Myanmar's most mysterious neighbours: the peoples of the Andaman Islands
The Andaman Islands are closer to Yangon than Mandalay. They are today part of India. But their indigenous peoples are perhaps the most isolated anywhere in the world.
There are today only several hundred native Andamanese people left. They speak languages that are unrelated to any other.
Genetically, they are closer to Asians than anyone else. Interestingly, the few whose DNA have been tested are of the Y Haplogroup D-M174, which is found also in Tibet, Yunnan and Japan. Scientists believe they are descended from the first people who left Africa 60,000 years ago and then over thousands of years followed the coasts to Myanmar then down to Australia. One branch may have also travelled north and become the first people in eastern Asia. During the last Ice Age, the Andaman Islands were connected by land to Myanmar, but became islands with the rising in sea levels 10,000 years ago. The Andaman people have been almost entirely isolated ever since.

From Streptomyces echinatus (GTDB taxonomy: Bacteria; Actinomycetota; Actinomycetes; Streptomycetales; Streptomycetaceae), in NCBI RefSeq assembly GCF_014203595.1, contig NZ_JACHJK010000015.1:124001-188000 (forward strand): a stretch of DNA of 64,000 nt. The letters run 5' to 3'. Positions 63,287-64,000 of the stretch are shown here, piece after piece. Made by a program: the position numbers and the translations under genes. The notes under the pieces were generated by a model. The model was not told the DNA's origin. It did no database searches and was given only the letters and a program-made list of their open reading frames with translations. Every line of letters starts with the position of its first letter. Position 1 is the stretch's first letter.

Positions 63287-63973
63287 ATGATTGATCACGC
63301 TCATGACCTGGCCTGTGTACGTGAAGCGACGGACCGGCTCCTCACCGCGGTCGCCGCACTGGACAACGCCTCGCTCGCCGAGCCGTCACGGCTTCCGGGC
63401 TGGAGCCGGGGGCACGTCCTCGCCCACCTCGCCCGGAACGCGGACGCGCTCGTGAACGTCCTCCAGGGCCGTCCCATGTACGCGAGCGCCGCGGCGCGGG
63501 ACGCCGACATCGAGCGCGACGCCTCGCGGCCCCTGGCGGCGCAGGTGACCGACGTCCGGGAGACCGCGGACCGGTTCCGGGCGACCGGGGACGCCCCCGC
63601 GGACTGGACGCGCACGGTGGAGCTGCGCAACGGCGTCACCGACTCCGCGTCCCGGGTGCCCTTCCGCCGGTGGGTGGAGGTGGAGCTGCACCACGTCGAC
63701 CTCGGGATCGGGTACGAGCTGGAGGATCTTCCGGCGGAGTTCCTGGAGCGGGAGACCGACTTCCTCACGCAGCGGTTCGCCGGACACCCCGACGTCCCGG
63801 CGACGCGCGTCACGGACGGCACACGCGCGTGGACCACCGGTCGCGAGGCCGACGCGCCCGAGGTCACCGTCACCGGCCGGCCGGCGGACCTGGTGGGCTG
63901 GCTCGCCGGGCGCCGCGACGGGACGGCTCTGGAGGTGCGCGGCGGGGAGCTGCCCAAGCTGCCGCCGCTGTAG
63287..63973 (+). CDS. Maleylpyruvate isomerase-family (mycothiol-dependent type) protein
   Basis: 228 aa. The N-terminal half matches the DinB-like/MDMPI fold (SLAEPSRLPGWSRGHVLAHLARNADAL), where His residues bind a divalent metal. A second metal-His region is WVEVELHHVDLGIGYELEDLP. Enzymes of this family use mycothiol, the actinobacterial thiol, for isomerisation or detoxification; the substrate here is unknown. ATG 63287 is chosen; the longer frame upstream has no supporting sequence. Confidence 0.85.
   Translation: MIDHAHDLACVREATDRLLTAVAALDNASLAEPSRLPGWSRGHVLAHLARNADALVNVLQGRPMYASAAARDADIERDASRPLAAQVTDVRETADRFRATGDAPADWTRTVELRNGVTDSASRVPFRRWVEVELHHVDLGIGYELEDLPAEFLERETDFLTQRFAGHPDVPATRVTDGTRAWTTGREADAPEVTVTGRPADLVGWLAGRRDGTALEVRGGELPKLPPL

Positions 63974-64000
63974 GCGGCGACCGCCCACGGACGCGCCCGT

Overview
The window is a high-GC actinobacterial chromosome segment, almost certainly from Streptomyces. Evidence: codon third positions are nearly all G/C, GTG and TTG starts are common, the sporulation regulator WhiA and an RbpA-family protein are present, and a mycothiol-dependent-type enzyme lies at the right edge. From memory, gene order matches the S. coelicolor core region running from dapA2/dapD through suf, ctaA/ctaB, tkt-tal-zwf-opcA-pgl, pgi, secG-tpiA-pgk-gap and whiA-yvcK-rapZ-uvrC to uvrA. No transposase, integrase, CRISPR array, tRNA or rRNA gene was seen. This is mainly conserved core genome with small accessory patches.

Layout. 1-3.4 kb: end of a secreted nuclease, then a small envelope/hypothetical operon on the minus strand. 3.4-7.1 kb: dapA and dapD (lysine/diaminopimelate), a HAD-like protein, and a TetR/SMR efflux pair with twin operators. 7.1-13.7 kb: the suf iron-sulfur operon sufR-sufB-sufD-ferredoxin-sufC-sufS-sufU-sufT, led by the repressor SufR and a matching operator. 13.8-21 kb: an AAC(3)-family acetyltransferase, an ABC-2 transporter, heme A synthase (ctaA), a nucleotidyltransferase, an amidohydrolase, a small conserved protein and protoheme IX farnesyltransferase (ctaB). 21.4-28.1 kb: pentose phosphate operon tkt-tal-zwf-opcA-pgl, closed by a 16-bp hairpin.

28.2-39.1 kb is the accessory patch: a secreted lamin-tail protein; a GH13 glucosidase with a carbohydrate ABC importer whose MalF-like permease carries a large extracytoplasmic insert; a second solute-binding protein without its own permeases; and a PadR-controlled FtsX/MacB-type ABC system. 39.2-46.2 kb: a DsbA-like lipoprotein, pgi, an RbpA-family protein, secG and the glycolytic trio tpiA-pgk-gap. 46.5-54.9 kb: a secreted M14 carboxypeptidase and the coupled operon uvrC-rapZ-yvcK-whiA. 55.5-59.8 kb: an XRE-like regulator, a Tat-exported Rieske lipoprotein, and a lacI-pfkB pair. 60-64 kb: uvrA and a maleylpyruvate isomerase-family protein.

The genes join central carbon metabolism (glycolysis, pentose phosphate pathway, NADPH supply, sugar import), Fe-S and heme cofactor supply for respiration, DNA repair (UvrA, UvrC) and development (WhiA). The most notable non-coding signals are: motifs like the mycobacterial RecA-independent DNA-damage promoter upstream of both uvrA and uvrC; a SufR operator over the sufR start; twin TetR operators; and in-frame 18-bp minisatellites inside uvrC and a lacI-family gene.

The Burmese call the Islands "Kappali Kyun" after the Arab word Kaffir (now derogatory) originally meaning non-Muslims, and now (especially in South Africa) referring to black Africans.
One of the islands - North Sentinel Island - is completely isolated even today. Almost nothing about the people there is known. Any attempt to contact the Sentinelse have been met with a hail of arrows (top photo). They clearly want to be left alone. It is the last place in the world not connected to anywhere else.